Page  00000003 The input E(w) of the model is deduced and can be expressed by: E(wk) E( D(akX(wlk) + bkY(W2k))2 ( E(w k) E(W k) = (3) akX(wlk)2 + bkY(w2k)2 WlkD-2krr w2kD-22krr with X(wlk) = Y(W2k) = W2 akD + 1 AkD + 1 We can notice that all the expressions above are only defined at the eigen frequencies. Though this model is obviously not representative of the vibrations of more than two coupled strings, it let us reproduce the beats phenomena, which is a perceptually important feature of piano tones (Weinreich 1977). 3.3 Results For each note, we have to estimate two functions describing the transfer from the string vibrations signal at the bridge level to the two pressure signals at the pianist ears. Thus, they are defined as the ratio of the corresponding excitation of the coupled waveguide model: MIDI velocities. The assumption of a linear behaviour of the synthesis model is overall justified. Nevertheless, we observe differences at the high frequencies, which can be explain by error estimation due to a weak excitation (especially for the smallest MIDI velocity 65). We can also compare transfer functions estimated for close notes. Assuming that they are defined on discrete values of frequencies, we can consider a global curve that merge all these points. Such a comparison is relevant for close notes since the bridge spreads on the soundboard the excitation provided by the strings. Thus, we obtain the results represented in Figure 5 for the two ears estimated for five notes in the medium scale located side by side (B2, C3, C3d, D3, D3d). Ph... Tg ý itess. M I D 1 65(-) 76(-.) 82(..) 4 3 2 0 -1 --2 -3 100 200 300 000 500 600 7001000 900 Tr(Wk) = E El (wk) Tl(wk) = El(wk) E, (wk) (4) Figure 4: Phase of Tr(bottom) and Ti(top) for the note D4 for three different MIDI velocities: 65(-), 76(-.), 82(..) as function of frequency. where E,, Er, El are the respective inputs of the models corresponding to the strings vibration signal, the right ear signal and the left ear signal. As the excitations are estimated on eigen frequencies, it let us get rid of the unstability due to the minima of the spectra of the signals. In order to obtain Module Tg - vitesse MIDI:65(-) 76(-.) 82(..) 0.12 0.1 0.08 -0.06 1 - 0.04 -0.02 0 1000 2000 3000 4000 5000 6000 7000 8000 9000 Module Td - vitesse MIDI 65(-) 76(-.) 82(..) 0.2 0.15 0.1 0 0 1000 2000 3000 4000 5000 6000 7000 8000 9000 ( Figure 3: Modulus of Tr(bottom) and Ti(top)for the note D4 for three different MIDI velocities: 65(-), 76(-.), 82(..) as function of frequency. excitations, we first have to extract the physical parameters (ak, bk, ak, k, Wlk and W2k given in 3.2 of each component k) from the experimental signals using a band pass filtering to isolate each doublet and the parametric SteiglitzMac Bride method (Steiglitz and McBride 1965) to extract each component within a doublet. We then deduce the excitation expressions from (3) and finally the two transfer functions from (4). Figures 3 and 4 show the modulus and phases of Tr and T, estimated for the note D4, for three different Figure 5: Modulus of the global transfer function estimated for five notes located side by side (B2, C3, C3d, D3, D3d), for the right ear (right) and left ear (left). The horizontal axis represents the frequencies on the logarithmic scale. On each plot, is superimposed a continuous curve obtained by fitting the merged transfer functions by a eighth order polynom. The global transfer functions for the two ears are similar. Thus, the corresponding wave propagation pathes are very close and the small differences that are observed are due to the diffraction by pianist head. We have also estimated this global transfer function for other groups of close notes in the low and high scale. In all cases, we can recognize the global vibrational behaviour of the soundboard which has been shown in previous works (Giordano 1998).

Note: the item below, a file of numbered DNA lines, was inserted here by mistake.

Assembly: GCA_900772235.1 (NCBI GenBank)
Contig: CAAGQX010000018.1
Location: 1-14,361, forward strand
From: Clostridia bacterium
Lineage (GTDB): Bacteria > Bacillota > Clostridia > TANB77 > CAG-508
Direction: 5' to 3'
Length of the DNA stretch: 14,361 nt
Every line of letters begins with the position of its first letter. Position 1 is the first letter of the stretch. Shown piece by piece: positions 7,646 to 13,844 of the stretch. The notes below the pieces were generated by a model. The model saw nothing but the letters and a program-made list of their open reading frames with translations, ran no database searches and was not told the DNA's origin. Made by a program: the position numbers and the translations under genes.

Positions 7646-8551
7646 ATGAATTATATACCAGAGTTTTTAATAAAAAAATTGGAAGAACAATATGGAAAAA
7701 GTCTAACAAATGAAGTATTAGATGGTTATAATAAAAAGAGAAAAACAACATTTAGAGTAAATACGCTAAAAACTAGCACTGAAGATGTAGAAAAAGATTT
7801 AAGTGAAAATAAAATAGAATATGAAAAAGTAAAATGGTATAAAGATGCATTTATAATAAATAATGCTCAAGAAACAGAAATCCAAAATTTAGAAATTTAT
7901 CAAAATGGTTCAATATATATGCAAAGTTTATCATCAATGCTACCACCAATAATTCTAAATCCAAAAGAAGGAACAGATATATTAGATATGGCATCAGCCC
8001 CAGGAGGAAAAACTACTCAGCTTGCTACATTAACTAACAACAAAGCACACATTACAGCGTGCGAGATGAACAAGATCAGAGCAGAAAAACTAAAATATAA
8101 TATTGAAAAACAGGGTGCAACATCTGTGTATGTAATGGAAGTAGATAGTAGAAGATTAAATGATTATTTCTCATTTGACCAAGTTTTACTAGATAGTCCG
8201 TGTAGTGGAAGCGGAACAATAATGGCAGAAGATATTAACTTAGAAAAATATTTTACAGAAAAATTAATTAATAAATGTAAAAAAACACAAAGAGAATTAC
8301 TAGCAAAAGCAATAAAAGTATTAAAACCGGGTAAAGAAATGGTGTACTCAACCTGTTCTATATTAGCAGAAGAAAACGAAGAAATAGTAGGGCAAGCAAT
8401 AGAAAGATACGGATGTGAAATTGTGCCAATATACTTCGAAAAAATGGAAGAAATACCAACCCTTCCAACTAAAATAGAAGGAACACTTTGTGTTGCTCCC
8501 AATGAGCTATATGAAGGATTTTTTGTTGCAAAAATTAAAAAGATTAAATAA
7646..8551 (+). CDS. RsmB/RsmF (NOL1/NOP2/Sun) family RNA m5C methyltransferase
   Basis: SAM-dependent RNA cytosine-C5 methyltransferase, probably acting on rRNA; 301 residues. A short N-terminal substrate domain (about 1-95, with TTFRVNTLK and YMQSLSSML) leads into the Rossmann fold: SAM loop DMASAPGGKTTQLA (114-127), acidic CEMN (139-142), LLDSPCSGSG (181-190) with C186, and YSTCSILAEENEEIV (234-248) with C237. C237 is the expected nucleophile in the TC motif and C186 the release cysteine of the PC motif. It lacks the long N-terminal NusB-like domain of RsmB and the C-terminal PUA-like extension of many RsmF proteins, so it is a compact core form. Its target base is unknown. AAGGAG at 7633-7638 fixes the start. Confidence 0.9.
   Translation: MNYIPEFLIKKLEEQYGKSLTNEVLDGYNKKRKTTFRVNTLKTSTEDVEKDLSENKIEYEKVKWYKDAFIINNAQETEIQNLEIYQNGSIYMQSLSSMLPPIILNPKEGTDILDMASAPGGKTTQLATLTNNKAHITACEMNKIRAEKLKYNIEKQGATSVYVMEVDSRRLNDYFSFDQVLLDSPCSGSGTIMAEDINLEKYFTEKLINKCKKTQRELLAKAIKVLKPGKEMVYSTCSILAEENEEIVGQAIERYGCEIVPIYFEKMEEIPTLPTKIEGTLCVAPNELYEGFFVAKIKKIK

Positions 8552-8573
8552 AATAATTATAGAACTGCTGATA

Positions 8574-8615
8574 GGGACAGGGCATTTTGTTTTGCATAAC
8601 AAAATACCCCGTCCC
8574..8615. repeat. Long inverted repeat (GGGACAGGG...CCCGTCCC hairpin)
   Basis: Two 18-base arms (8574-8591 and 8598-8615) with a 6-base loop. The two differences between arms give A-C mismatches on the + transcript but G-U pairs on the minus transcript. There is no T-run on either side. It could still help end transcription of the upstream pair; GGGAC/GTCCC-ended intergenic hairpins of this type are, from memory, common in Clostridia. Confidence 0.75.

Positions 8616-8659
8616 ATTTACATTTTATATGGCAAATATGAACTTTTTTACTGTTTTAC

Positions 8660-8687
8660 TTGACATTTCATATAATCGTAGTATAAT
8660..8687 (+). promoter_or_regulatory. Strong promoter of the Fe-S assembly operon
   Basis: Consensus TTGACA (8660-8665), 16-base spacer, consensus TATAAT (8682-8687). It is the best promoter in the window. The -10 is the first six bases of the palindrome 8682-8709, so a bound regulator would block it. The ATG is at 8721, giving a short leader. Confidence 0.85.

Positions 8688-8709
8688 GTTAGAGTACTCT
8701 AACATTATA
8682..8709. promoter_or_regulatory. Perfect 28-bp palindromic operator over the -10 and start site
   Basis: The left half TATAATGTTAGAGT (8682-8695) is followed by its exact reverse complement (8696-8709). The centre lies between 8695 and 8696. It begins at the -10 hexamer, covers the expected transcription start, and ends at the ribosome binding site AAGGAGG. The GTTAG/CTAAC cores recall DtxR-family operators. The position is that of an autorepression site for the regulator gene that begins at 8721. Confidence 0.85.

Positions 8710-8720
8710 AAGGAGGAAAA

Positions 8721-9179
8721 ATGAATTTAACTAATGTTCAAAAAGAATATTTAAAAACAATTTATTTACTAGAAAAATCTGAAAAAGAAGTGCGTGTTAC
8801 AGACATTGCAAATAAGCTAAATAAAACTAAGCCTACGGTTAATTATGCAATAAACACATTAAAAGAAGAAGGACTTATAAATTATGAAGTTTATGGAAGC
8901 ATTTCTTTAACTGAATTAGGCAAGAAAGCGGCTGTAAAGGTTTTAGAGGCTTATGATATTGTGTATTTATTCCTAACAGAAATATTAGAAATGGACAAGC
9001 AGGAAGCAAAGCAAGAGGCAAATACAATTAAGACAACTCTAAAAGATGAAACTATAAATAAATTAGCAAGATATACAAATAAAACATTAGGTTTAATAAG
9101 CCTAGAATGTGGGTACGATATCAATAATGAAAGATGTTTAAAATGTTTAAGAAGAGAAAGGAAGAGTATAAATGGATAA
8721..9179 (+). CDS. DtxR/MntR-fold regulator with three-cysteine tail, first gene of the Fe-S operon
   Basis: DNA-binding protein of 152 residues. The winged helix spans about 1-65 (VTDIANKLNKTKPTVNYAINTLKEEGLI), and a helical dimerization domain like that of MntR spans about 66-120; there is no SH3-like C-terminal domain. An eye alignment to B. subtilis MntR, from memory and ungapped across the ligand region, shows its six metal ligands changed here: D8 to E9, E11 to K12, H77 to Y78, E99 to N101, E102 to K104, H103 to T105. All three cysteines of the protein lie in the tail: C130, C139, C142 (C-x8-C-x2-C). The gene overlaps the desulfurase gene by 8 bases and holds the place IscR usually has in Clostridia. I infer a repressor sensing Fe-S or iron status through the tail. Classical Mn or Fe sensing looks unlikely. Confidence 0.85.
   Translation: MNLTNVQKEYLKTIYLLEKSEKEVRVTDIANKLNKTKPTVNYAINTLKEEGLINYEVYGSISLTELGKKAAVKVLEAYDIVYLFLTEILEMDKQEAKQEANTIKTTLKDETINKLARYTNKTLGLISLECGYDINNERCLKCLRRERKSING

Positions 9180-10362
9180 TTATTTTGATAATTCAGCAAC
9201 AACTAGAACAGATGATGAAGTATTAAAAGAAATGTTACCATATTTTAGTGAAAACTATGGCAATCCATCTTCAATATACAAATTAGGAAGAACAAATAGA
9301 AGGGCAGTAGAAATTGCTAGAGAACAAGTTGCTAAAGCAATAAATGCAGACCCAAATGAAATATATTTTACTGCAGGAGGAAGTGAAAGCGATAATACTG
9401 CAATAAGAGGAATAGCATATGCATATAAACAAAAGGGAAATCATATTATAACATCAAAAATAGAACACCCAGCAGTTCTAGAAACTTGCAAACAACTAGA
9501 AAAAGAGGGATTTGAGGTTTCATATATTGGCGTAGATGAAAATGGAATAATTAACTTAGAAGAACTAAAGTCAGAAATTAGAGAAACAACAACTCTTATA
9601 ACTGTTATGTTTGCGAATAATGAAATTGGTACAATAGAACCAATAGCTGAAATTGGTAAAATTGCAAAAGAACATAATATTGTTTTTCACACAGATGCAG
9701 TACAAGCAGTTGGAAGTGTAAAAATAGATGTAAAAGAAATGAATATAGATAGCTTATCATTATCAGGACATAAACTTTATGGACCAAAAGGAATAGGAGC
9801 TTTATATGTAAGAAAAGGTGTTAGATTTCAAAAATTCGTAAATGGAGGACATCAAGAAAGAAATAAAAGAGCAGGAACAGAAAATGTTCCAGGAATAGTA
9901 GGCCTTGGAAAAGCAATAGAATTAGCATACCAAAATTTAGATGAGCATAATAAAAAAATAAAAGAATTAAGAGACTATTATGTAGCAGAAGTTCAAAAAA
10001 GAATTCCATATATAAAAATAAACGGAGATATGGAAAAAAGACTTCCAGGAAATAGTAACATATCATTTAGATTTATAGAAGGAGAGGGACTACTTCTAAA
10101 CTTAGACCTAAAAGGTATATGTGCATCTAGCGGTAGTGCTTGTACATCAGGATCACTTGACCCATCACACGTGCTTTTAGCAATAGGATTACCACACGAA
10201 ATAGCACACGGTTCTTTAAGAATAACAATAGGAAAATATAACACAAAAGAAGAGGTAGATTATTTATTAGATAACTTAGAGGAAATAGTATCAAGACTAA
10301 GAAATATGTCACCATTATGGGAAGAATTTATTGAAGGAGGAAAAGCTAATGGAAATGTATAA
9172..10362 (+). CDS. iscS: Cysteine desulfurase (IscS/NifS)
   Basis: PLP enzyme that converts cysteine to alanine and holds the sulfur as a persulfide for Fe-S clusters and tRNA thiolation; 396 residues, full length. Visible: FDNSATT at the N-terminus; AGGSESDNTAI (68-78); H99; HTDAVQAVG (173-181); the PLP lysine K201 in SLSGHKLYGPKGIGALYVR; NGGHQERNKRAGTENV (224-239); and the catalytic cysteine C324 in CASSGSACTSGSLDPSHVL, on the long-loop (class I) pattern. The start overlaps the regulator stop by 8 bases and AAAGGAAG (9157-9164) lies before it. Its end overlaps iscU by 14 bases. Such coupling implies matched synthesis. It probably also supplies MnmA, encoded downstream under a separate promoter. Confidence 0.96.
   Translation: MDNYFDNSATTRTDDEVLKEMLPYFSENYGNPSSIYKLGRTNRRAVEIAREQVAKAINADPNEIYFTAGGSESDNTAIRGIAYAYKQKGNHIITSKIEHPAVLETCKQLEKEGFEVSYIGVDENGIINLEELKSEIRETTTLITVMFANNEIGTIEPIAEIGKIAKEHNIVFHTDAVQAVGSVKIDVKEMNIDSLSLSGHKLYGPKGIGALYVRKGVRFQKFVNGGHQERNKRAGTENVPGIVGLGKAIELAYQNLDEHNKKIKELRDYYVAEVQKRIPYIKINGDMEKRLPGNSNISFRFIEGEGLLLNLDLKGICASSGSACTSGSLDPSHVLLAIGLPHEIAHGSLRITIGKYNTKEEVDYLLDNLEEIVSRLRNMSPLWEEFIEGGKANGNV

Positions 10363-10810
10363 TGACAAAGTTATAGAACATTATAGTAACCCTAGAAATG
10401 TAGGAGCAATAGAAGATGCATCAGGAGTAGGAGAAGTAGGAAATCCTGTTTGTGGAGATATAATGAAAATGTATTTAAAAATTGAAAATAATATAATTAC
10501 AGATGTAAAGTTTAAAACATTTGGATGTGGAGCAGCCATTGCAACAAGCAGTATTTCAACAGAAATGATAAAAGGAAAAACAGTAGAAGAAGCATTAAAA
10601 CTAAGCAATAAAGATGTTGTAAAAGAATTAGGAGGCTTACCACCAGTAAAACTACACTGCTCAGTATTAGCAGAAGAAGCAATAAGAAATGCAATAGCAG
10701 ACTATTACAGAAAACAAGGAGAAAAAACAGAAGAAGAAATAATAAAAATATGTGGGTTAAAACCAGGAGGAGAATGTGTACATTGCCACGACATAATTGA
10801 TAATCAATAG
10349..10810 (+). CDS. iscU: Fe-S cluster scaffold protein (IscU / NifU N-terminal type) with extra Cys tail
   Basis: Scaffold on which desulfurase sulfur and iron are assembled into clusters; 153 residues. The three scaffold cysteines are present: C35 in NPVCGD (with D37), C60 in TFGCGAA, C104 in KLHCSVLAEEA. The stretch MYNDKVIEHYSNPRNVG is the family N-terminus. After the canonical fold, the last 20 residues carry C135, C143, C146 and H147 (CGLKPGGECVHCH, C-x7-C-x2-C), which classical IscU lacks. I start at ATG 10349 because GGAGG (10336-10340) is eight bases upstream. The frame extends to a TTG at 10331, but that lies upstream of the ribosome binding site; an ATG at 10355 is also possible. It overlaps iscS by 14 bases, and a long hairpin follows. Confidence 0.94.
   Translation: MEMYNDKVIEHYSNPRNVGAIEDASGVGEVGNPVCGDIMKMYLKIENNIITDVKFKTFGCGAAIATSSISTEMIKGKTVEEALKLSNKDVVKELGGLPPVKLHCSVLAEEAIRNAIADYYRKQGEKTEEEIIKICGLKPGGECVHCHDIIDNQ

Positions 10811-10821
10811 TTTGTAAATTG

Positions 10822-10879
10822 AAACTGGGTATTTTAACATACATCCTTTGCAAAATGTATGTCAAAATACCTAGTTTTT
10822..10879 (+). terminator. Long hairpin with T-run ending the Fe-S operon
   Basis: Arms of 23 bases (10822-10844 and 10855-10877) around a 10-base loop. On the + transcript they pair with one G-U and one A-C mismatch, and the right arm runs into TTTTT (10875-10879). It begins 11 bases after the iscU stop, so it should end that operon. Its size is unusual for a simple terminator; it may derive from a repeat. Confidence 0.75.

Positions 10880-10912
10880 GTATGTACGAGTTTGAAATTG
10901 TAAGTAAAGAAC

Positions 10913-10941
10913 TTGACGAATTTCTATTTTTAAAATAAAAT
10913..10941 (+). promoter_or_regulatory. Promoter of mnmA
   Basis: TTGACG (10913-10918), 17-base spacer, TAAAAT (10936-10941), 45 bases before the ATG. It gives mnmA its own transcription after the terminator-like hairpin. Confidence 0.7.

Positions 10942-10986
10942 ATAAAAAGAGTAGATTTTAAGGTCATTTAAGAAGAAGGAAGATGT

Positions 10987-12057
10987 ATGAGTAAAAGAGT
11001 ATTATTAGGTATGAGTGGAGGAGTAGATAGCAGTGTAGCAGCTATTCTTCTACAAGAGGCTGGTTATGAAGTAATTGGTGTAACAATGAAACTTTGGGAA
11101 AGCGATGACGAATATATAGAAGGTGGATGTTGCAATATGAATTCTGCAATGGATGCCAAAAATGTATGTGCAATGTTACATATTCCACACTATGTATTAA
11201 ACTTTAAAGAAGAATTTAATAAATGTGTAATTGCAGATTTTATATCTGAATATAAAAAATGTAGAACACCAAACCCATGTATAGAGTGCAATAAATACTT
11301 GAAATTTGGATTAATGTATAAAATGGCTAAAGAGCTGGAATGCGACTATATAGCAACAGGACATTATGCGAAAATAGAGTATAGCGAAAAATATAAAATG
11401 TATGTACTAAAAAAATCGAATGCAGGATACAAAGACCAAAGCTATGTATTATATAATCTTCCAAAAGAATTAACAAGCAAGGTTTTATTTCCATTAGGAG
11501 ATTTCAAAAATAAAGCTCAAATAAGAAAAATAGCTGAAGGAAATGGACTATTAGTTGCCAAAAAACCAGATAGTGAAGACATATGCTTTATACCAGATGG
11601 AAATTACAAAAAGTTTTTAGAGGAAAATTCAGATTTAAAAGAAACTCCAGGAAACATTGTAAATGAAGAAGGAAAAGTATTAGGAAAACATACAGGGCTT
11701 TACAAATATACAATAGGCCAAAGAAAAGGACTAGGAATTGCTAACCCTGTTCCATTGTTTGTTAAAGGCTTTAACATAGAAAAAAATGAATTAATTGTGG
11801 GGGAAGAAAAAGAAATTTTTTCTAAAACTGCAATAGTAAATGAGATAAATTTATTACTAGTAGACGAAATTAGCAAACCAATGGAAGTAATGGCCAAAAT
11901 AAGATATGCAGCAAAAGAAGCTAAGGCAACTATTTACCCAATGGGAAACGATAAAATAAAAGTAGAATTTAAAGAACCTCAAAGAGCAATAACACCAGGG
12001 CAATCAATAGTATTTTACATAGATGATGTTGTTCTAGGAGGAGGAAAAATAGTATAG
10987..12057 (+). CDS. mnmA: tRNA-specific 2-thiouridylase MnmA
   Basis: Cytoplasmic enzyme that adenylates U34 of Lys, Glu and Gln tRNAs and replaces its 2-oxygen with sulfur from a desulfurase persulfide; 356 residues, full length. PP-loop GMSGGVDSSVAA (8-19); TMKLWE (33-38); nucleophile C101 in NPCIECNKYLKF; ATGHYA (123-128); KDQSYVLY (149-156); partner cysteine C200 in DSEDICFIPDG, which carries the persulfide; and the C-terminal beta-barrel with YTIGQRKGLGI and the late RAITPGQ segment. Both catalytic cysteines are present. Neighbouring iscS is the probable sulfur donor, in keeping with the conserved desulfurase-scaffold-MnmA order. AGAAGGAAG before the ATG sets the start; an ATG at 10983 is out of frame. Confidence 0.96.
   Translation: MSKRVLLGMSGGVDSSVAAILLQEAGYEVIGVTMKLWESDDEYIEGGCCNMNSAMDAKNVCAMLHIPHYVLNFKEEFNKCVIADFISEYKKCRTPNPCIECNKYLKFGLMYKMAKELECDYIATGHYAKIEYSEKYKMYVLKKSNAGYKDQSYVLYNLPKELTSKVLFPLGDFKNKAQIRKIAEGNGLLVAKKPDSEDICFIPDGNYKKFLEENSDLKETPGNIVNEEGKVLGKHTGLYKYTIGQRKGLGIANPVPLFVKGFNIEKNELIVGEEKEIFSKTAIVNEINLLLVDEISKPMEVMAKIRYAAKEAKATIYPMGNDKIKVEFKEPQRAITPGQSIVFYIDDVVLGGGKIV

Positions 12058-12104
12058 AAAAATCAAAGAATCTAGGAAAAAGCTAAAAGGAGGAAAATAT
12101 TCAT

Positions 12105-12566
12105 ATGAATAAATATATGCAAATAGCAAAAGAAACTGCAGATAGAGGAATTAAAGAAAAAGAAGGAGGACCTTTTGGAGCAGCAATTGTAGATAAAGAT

Page  00000004 4 Synthesis and sound restitution In order to validate the analysis method and the results obtained, we have resynthesized sounds using the estimated transfer functions. For that purpose, knowing that all the functions are estimated only on eigen frequencies, we have to interpolate them. The synthesis process using the estimated transfer functions is shown in the Figure 1 in dotted line. We have excited the digital coupled waveguide model corresponding to the string vibrations signal with E,. Then, the output of the model, which is the resynthesis of the velocity signal has been filtered with the transfer functions Tr and T1. Finally, we got a stereo signal representing the resynthesized acoustic pressure at the pianist ears level. Figure 6 shows a comparison between the spectrum of the real signal and the one of the resynthesized signal. From a perceptual point of view, the simulated sounds are identical to the original ones. 1 10 5 -0 ---5 0 2000 4000 6000 8000 10000 12000 14000 16000 18000 D~d oreille droite: tr-nformee du sig-al de syntht-e 10 5 0 --5 - - - - - - - - - - - - - - - - - - - - - Figure 6: Spectrum of the real signal (top) and spectrum of the resynthesized signal (bottom) for the note D3d, for the right ear of the pianist as function of the frequencies. Figure 7 represents a comparison between the real and resynthesized temporal signals. The phase relations are exactly respected and the attack transient is well restituted. Thus, the accuracy of the presented analysis method can be validated. The resynthesized binaural signals can be directly restituted through headphones. Moreover, we also used two loudspeakers to restitute the acoustic field at the pianist location. For that purpose, we have implemented classical transaural methods (Gardner 1995). Those transaural techniques minimize the diaphony in order to restitute the binaural signals with standard stereophonics techniques. Therefore, we have to compensate the right (left) loudspeaker contribution on the left (right) ear. These techniques are very sensitive and only valid for one listener which has to be motionless. But they are adapted to our problem as far as we restrained the restitution of the acoustic field at the pianist's ears. Moreover, the sound directivity has been taken into account so that the sensations felt by a pianist in front of a real piano were well reproduced. Indeed, we can feel that a low note seems to come from the left and a high note, from the right. Figure 7: Real time signal (top) and resynthesized temporal signal (bottom) for the note D3d, for the right ear of the pianist, for the first 3000 samples. 5 Conclusion In this paper, we have presented a method allowing the restitution of the acoustic field at the level of the ears of the pianist from the vibration signal at the level of the bridge. For that purpose, we have designed a specific experiment that let us collect simultaneously the vibratory signals on the bridge and the acoustic signals. Transfer functions between the signals have been estimated using the coupled digital waveguides model. These transfer functions let us reproduce the acoustic field with binaural or transaural techniques. Moreover, by grouping transfer functions of close notes, we obtain an estimation of the vibration response of the soundboard in accordance to experiments performed previously. References Aramaki, M., J. Bensa, L. Daudet, R. Kronland-Martinet, and P. Guillemain (1999). Resynthesis of coupled piano string vibrations based on physical modeling. Proceedings of the Digital Audio Effects Conference: DAFx99, Tronheim, Norway, 135-138. Aramaki, M., J. Bensa, L. Daudet, R. Kronland-Martinet, and P. Guillemain (2001). Resynthesis of coupled piano string vibrations based on physical modeling. Journal of New Music Research. to be published. Gardner, W. (1995). Transaural 3-d audio. M..T. Media Laboratory Perceptual Computing Section. Technical Report N 342. Giordano, N. (1998). Sound production by a vibrating piano soundboard: Experiment. Journal of Acoustical Society of America 104, 1648-1653. Steiglitz, K. and L. E. McBride (1965). A technique for the identification of linear systems. IEEE Trans. Automatic Control, 461-464. Weinreich, G. (1977). Coupled piano strings. Journal ofAcoustical Society of America 62, 1474-1484.